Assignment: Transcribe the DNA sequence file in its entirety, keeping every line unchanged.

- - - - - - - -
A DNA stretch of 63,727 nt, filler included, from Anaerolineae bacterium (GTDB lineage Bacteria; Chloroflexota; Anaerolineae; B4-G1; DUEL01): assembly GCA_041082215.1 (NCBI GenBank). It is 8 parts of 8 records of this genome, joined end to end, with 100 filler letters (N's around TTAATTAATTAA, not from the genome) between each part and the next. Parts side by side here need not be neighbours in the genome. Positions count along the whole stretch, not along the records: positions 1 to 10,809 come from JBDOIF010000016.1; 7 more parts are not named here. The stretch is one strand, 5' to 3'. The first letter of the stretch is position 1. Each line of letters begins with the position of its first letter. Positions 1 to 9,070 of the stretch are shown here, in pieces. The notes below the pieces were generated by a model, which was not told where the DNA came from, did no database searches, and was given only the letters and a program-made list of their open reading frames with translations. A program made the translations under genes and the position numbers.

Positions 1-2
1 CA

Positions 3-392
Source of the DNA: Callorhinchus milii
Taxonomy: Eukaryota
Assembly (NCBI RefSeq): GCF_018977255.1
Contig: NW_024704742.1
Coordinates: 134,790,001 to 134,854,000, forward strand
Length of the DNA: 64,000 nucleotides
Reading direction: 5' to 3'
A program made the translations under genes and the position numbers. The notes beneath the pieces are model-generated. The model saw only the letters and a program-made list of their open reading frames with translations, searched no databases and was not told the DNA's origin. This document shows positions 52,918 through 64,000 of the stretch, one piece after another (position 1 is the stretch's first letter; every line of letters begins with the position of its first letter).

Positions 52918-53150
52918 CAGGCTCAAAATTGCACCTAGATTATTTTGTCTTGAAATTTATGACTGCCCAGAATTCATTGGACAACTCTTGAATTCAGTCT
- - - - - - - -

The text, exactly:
A DNA stretch of 63,727 nt, filler included, from Anaerolineae bacterium (GTDB lineage Bacteria; Chloroflexota; Anaerolineae; B4-G1; DUEL01): assembly GCA_041082215.1 (NCBI GenBank). It is 8 parts of 8 records of this genome, joined end to end, with 100 filler letters (N's around TTAATTAATTAA, not from the genome) between each part and the next. Parts side by side here need not be neighbours in the genome. Positions count along the whole stretch, not along the records: positions 1 to 10,809 come from JBDOIF010000016.1; 7 more parts are not named here. The stretch is one strand, 5' to 3'. The first letter of the stretch is position 1. Each line of letters begins with the position of its first letter. Positions 1 to 9,070 of the stretch are shown here, in pieces. The notes below the pieces were generated by a model, which was not told where the DNA came from, did no database searches, and was given only the letters and a program-made list of their open reading frames with translations. A program made the translations under genes and the position numbers.

Positions 1-2
1 CA

Positions 3-392
Source of the DNA: Callorhinchus milii
Taxonomy: Eukaryota
Assembly (NCBI RefSeq): GCF_018977255.1
Contig: NW_024704742.1
Coordinates: 134,790,001 to 134,854,000, forward strand
Length of the DNA: 64,000 nucleotides
Reading direction: 5' to 3'
A program made the translations under genes and the position numbers. The notes beneath the pieces are model-generated. The model saw only the letters and a program-made list of their open reading frames with translations, searched no databases and was not told the DNA's origin. This document shows positions 52,918 through 64,000 of the stretch, one piece after another (position 1 is the stretch's first letter; every line of letters begins with the position of its first letter).

Positions 52918-53150
52918 CAGGCTCAAAATTGCACCTAGATTATTTTGTCTTGAAATTTATGACTGCCCAGAATTCATTGGACAACTCTTGAATTCAGTCT